In Chapter 9 of his book about Australia entitled In a Sunburned Country, Bill Bryson writes about an encounter with New South Wales’s Australian Flies, called in Australia “March Flies,” because that’s when they manifest themselves.
I had gone no more than a dozen feet when I was joined by a fly—smaller and blacker than a housefly. It buzzed around in front of my face and tried to settle on my upper lip. I swatted it away, but it returned at once, always to the same spot. A moment later it was joined by another that wished to go up my nose. It also would not go away. Within a minute or so, I had perhaps twenty of these active spots all around my head and I was swiftly sinking into the state of abject wretchedness that comes with a prolonged encounter with the Australian fly.
Flies are of course always irksome, but the Australian variety distinguishes itself with its very particular persistence. If an Australian fly wants to be up your nose or in your ear, there is no discouraging him. Flick at him as you will and each time he will jump out of range and come straight back. It is simply not possible to deter him. Somewhere on an exposed portion of your body is a spot, about the size of a shirt button, that the fly wants to lick and tickle and turn delirious circles upon. It isn’t simply their persistence, but the things they go for. An Australian fly will try to suck the moisture off your eyeball. He will, if not constantly turned back, go into parts of your ears that a Q-tip can only dream about. He will happily die for the glory of taking a tiny dump on your tongue. Get thirty or forty of them dancing around you in the same way and madness will shortly follow.
And so I proceeded into the park, lost inside my own little buzzing cloud of woe, waving at my head in an increasingly hopeless and desultory manner—it is called the bush salute—blowing constantly out of my mouth and nose, shaking my head in a kind of furious dementia, occasionally slapping myself with startling violence on the cheek or forehead. Eventually, as the flies knew all along, I gave up and they fell upon me as on a corpse.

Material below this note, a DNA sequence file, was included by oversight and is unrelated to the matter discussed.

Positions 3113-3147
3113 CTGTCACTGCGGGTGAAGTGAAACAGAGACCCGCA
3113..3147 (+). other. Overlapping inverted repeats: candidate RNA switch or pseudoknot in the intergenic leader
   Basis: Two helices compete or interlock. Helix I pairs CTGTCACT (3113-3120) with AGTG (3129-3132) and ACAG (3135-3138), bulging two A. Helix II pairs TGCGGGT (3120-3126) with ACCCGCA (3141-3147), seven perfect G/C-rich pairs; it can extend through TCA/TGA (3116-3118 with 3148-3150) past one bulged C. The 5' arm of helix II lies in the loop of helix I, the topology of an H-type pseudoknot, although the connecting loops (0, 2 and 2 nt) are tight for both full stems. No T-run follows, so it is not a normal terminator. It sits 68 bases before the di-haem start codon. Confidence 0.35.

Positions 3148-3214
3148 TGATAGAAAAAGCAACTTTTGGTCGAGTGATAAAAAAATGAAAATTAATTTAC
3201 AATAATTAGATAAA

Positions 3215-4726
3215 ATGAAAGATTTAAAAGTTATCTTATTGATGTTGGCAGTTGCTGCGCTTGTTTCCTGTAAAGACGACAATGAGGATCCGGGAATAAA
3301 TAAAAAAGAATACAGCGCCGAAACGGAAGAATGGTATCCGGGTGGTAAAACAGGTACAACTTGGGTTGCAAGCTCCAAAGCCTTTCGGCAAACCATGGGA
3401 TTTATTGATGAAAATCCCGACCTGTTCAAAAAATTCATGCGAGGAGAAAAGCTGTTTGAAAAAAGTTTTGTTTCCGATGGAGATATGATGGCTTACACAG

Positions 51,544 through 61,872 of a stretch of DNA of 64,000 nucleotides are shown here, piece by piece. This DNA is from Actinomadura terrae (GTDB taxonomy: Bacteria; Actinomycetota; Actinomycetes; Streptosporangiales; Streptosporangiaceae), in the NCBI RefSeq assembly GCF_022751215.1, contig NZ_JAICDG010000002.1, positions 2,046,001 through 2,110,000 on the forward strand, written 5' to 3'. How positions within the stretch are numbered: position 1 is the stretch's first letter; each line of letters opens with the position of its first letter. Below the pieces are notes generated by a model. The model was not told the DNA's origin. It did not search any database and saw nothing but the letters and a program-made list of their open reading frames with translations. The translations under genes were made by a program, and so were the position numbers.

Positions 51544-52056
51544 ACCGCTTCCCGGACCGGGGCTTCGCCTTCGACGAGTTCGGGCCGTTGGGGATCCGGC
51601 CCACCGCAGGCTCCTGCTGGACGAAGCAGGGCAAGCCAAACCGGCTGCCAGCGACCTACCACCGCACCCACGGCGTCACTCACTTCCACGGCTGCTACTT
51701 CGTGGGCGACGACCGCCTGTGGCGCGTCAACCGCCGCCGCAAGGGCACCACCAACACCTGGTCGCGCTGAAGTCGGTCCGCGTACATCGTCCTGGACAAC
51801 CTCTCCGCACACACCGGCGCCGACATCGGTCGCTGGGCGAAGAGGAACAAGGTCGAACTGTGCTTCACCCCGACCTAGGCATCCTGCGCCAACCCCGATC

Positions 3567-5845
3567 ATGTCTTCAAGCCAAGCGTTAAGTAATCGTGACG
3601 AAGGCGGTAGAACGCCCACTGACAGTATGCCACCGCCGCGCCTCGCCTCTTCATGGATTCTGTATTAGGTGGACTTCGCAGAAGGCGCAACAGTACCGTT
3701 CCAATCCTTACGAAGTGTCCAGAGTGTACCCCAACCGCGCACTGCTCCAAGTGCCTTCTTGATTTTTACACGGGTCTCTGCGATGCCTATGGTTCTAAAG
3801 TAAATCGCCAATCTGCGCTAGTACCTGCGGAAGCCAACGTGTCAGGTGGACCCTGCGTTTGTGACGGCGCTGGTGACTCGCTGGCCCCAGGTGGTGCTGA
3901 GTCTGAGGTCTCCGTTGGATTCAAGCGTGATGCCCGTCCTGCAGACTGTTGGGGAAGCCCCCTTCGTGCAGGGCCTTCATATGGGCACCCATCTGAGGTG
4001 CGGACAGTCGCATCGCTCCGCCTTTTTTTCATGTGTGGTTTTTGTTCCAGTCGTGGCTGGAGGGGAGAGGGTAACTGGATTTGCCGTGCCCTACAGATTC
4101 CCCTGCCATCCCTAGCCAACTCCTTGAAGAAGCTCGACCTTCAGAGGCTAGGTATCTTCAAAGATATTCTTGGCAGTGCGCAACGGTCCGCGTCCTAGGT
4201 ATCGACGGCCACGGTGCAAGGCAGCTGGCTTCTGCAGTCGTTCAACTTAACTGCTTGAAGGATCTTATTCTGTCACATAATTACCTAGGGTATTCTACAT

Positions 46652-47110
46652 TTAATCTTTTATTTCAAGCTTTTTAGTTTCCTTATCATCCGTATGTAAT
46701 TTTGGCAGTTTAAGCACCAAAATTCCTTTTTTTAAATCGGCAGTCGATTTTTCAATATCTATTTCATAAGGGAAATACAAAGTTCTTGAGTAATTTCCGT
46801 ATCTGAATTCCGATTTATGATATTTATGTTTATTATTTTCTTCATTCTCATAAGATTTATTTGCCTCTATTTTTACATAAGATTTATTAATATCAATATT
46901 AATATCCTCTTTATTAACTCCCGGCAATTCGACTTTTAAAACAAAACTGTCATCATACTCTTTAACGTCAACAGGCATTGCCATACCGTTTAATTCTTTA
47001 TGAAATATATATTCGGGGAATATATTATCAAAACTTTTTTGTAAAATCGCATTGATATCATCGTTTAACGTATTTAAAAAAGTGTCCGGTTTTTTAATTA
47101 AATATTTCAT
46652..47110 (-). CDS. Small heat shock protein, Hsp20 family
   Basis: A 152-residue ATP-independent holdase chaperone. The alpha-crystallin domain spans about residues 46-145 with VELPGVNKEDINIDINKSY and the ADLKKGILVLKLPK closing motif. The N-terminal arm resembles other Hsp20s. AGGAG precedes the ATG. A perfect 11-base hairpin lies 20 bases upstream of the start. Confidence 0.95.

I am currently reading Martha Gellhorn’s Travels with Myself and Another. If the name sounds familiar, it’s because she was not only an ace war correspondent, but also the third wife of Ernest Hemingway. In the middle of a trip across Africa, she writes the following:
On the face of it, missionaries here are a doomed lot. They have been in Africa for over a hundred years and even if conversion to Christianity is merely a head count, I doubt they are a roaring success. I wouldn’t preach anything to the blacks, not anything at all. If they want our kind of medical care, it should be given to them, but ideally by trained black doctors, though that may disturb the Darwinian balance of their world and their lives. A child is born each year; the hardiest live. The survivors have to be strong enough to endure this appalling climate and land. Much better to teach the women birth control. But I think nothing will be taught or learned for a very long time, and I do not consider this a disaster by any means. Who are we to teach? Leave them alone is my cry; let them find their own answers. We cannot understand them and the answers er have found haven’t been anything to cheer about, for look at us….
The following passage appears in the Res Gestae (The Later Roman Empire A.D. 354-378) of the 4th century Roman historian Ammianus Marcellinus. This appears in a chapter about the Emperor Constantius’s attempts to head off a powerful Persian invasion. I cannot help but think that eagles don’t exactly key on their prey’s screams of fear.
When wild geese, in their migration from east to west [?] to escape the heat, approach the Taurus mountains, where eagles are common, their fear of these formidable birds leads them to stop up their beaks with small stones, to prevent a cry from escaping them, however hard-pressed But when they have passed over these hills in rapid flight they let the stones fall, and so pursue their way free from fear.